Most of you probably already know this, but last week Slumberhouse introduced a very special limited edition that sold out in preorder overnight. The fragrance is called Zahd, only 125 bottles will be produced, and it will never exist again after this initial run. Zahd’s inspirations were cranberry and red velvet, and the juice itself is the color of rubies, the rarest of the precious gems.
In my favorite Facebook fragrance group, response was divided into two camps: those who loved the idea, and those who were appalled by it. I fell firmly into the former camp, but the comment of a fragrance friend who fell into the latter gave me pause. To paraphrase him, “I have wasted more than enough time on unavailable people in my life; I don’t need to do the same for unavailable fragrances.”
I ordered a bottle of Zahd and I am not at all sorry, but this comment gave me serious pause. I have always been attracted to the unavailable, from records to men to accessories to fragrance. A good salesperson knows that there are certain buttons you push if you want to make a sale, and for me, that button is exclusive. If it is hand-made by blind Tibetan monks and only twelve of it exist in the world, I will find a way to get one. Sometimes I think the chase is the whole point of this obsession for me.
The rational side of my brain knows that exclusivity does not mean quality, though advance word on Zahd is that it is heartbreaking. And if I do love it, then there will come a time when I use it up and can’t get any more.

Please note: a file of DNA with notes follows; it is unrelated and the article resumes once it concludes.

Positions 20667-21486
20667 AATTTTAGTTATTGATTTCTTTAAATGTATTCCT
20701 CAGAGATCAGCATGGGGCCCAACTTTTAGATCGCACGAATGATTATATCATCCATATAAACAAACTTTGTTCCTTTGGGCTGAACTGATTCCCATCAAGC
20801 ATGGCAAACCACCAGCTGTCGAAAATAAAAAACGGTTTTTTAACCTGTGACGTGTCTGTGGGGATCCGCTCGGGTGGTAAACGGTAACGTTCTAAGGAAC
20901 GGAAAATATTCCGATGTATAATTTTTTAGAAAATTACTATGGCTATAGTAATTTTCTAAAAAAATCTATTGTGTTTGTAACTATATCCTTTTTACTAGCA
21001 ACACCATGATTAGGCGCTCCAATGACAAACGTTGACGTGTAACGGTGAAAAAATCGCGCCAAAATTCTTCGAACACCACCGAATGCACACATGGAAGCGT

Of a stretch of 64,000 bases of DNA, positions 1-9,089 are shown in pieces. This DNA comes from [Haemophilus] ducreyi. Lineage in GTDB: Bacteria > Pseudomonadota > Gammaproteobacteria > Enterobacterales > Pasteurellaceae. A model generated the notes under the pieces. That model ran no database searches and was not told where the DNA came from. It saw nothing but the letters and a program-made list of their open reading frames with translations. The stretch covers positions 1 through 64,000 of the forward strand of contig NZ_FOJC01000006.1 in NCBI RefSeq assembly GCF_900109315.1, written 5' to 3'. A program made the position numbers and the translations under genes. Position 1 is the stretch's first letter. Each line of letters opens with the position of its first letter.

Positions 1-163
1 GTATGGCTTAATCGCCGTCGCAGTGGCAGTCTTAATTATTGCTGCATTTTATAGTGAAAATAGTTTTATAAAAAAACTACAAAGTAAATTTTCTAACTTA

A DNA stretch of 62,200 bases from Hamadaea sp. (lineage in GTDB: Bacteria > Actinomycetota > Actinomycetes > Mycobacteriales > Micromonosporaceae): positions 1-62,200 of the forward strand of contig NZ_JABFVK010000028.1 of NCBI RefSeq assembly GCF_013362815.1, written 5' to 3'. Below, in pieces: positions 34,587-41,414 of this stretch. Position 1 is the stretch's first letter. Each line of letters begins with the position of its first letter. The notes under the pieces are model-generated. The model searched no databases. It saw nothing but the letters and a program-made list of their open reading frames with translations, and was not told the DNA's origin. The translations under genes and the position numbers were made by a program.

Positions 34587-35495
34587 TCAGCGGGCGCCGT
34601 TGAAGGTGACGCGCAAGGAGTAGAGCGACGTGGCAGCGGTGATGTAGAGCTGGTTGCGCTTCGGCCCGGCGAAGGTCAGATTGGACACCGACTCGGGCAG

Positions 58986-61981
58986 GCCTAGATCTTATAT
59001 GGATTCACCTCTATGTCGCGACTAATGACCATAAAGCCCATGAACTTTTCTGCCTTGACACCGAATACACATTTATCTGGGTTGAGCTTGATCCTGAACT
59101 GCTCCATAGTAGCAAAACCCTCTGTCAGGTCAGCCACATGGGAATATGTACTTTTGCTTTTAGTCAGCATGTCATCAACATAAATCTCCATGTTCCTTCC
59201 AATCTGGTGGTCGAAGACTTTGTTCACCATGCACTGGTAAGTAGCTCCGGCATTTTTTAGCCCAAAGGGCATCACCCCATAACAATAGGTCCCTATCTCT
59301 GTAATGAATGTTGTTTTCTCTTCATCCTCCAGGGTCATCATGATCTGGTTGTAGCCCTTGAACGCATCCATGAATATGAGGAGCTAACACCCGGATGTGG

I have determined that for me, the ephemeral nature of the fragrance will make the experience more poignant, and I have decided that hoarding fragrances (which I am prone to myself) is indicative of a fear of death. For me, Zahd is a way of acknowledging that we all have limited time on this earth and it is our duty to enjoy it to the fullest and let things go with grace when we must.
Today on CaFleureBon I am reviewing another exclusive fragrance, Pierre Guillaume’s L’Oiseau de Nuit, with a giveaway for a generous decant courtesy of one of my favorite fragrance boutiques, Osswald NY. Oddly enough, exclusivity was not a factor in my purchase because I was unaware of the scent’s limited availability at the time. I simply bought what smelled the best to me (in a store full of Amouage and Roja Dove et al), and now I am joining the voices crying for it to be added to the permanent Parfumerie Generale collection, because it is so lovely I want everyone to get a chance to experience it. Where do you stand on the issue of exclusivity?